Carignan is an ancient blue-skinned grape varietal, thought to be indigenous to the Aragon region of Spain. However, today it is most commonly associated with the fine wines of southern France, and has been grown in many countries around the world which have the warm and dry conditions it requires to thrive. Carignan is recognized as being quite a sensitive vine, highly susceptible to all kinds of rot and mildew, although producing excellent results when given the right conditions and handled correctly. Its high tannin levels and acidity make the Carignan grapes very astringent, and as such, they are often used as a blending grape to give body to other, lesser bodied varietals. Despite this, with careful treatment, Carignan can produce superb single varietal wines packed full of character and unique attributes.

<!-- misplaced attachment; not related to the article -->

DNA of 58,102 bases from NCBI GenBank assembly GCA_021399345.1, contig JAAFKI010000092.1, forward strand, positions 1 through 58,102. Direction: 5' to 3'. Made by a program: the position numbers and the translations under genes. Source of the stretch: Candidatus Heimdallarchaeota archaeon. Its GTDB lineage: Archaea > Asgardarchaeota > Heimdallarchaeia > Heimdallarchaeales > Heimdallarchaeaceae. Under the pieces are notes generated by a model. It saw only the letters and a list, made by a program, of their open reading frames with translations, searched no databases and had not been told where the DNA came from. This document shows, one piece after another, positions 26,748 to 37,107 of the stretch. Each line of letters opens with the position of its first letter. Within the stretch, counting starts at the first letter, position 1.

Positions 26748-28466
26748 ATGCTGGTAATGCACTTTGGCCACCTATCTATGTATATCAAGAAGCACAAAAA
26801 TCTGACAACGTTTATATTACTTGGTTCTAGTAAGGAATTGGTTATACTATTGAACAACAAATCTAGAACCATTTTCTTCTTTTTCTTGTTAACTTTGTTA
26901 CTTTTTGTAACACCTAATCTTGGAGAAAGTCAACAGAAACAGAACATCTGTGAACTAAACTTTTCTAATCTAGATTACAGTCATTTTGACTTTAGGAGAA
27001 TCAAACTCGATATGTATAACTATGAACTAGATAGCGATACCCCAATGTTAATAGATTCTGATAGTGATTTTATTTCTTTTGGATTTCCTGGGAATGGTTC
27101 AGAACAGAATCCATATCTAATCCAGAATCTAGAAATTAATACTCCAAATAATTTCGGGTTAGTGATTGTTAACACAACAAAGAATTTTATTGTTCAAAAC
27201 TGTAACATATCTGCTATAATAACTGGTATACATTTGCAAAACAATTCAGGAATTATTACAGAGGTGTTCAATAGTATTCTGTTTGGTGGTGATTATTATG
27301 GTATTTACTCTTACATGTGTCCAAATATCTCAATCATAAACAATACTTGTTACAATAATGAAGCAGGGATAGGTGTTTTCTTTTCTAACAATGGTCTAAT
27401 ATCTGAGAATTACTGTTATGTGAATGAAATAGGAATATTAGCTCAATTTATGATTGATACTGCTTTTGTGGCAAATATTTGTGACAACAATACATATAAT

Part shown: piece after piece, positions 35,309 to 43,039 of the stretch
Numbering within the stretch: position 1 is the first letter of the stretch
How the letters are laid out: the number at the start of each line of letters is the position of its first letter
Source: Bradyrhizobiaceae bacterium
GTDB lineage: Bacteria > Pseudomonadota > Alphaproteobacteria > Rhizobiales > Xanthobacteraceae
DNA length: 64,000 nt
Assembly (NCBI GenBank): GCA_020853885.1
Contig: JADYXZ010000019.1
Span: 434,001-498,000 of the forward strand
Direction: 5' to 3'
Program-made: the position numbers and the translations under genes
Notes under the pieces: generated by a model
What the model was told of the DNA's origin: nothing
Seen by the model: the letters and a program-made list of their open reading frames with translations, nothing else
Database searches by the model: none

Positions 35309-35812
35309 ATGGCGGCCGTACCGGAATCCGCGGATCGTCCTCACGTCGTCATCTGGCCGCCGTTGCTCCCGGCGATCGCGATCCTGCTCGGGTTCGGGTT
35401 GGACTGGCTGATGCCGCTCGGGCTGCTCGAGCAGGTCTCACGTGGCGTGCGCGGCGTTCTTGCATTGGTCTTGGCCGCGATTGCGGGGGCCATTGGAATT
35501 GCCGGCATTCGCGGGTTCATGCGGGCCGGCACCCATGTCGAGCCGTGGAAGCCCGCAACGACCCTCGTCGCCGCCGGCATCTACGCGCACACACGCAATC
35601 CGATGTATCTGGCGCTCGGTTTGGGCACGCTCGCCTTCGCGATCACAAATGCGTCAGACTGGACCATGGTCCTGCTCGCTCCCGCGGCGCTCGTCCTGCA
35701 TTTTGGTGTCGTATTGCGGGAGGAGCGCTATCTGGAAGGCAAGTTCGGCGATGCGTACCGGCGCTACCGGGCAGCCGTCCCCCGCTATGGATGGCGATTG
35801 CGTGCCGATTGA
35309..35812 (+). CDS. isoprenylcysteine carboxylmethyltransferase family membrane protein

Sardinia is the second-largest island in the Mediterranean Sea (after Sicily).
The most popular and most planted variety is Cannonau (otherwise known as Grenache). It produced delicious and often ageable reds that are both dry and sweet, although more commonly dry. Carignano (Carignan) and Giro are other red varieties grown here. For whites, Vernaccia (not the same grape as found in other parts of Italy) di Oristano produces a dry, sherry-like wine, while crisp, dry whites are most often made from the Vermentino grape and found in the northern regions of Sardinia. Some wineries, like Sella & Mosca, are also growing international varieties like Cabernet Sauvignon and Merlot. These grapes can be bottled as single varietals or blended with local varieties, like Cannonau.